So that was Godzilla or Gojira, what about the cast? Some of the major characters in this film help bring Godzilla back to the original Gojira in terms of horror and destruction. Natural disasters are shown and their strife is communicated through major characters and their own struggles with the events. This is an important concept, especially when bringing Godzilla or Gojira back to his destructive routes. The peril is helped by a family dynamic of Father and Son that recalls many Steven Spielberg films such as Jurassic Park (d. Spielberg USA 1993) – a big influence on the film (though not on the screen time of Godzilla or Gojira oddly enough). There is nothing inherently bad with this concept and many of the actors perform well to their roles whilst others are either given too much screen time or too less. More traditional Kaiju Eiga characters such as those represented by Dr. Ishiro (a nod to Ishiro Honda in name) Serizawa (Ken Watanabe) and Vivenne Graham (Sally Hawkins) keep the film well rooted but aren’t always given proper screen time.

Conclusion

This is a far more respectable film than Godzilla (1998) and shows limited understanding of the subject matter. New concepts abound and with some stunning moments and visuals, this is a very entertaining take on Godzilla. However, the obsession with Steven Spielberg’s works feels, at times, strange. Why wasn’t more focus placed upon the Japanese cannon? A 28 film series and with many other related kaiju Eiga. Mothra/Mosura has four of her own outside of Godzilla/Gojira, Gamera has twelve and then there’s Rodan/Sora no Daikaiju Radon (d. Honda Japan 1956), Varan the Unbelievable/Daikaiju Baran (d. Honda Japan 1958) and King Kong Escapes/Kingu Kongu no Gyakushu (d. Honda Japan/USA 1967) to name a few. With all the films merits and for the fact that fans finally can say they have a respectable American take on Gojira/Godzilla, it is a shame that more notice wasn’t paid to the kaiju eiga genre. The biggest issue with the film falls in its over reliance on characters and under reliance on its Monster Star.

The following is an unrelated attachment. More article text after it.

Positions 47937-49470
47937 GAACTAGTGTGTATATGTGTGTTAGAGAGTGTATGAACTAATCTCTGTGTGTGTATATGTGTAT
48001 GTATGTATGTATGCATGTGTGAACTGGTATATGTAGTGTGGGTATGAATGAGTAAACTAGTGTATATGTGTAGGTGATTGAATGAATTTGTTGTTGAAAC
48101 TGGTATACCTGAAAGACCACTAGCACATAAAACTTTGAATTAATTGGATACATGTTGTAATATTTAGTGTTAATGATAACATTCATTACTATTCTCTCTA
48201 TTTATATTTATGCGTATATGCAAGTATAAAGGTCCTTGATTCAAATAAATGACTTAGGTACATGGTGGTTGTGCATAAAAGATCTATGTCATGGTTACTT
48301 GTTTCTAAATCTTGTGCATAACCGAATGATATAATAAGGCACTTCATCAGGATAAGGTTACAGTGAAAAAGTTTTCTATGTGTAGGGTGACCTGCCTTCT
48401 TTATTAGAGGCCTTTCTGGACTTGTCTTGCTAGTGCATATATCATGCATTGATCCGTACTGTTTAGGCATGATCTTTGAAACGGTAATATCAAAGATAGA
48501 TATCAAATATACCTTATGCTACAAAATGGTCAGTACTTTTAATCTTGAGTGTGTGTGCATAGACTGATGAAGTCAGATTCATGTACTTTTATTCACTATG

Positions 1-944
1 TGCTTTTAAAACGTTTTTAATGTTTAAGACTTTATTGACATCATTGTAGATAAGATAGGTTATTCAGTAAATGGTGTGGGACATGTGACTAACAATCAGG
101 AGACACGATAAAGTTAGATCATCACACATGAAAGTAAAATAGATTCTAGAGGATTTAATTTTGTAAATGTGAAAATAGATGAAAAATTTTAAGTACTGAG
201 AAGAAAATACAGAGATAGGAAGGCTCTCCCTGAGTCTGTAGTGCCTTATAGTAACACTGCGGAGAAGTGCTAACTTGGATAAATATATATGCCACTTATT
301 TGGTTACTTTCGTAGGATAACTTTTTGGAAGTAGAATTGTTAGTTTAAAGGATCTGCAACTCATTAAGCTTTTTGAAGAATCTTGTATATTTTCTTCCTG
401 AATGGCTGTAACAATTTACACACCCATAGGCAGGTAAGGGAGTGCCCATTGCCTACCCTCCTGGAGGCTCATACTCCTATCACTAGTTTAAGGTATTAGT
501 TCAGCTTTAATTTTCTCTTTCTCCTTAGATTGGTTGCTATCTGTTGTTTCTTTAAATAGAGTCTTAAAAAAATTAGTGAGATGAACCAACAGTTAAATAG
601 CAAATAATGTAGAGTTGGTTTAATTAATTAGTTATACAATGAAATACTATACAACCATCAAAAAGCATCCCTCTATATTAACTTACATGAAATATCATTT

Synopsis

There were once monsters that sought Nuclear energy as a food source, they burrowed into the earth to seek this energy when it started to subside. In more recent times they started to appear again. MUTOs are responsible for a disaster at a Nuclear Plant that devastates the Brody family. But soon they find themselves stuck with the destruction of the MUTOs as they attempt to breed. However, Gojira appears to restore the balance and to hunt the MUTOs as the alpha predator.

Further Reading

rottentomatoes.com

metacritic.com

Official Site

Godzilla Sequels

Interview with Gareth Edwards

Interview with the Cast and Crew

Interview with the Cast

Gojira in the Defence of Kaiju Cinema

Gojira Theme

Ifukube Akira – Gojira Medley

Gojira Dance

Gojira Vs Shindo

Gojira Vs Ebirah

Gojira Vs Meteor

How many things can Godzilla destroy in 10 minutes?

Making of Gojira tia Biorante

Making of Gojira tai kingu Gidora

Behind the Scenes of Gojira tai Supesugojira part 1

Behind the Scenes of Gojira tai Supesugojira part 2

Making of Gojira Final Wars

Gojira 2014 Roar

Gojira 2014 Breath

Long Live the King part 1

Long Live the King part 2

Long Live the King part 3

Retrospective part 1

Retrospective part 2

Retrospective part 3

Retrospective part 4

The Art of Suit Acting

The Lucky Dragon Incident 1

The Lucky Dragon Incident 2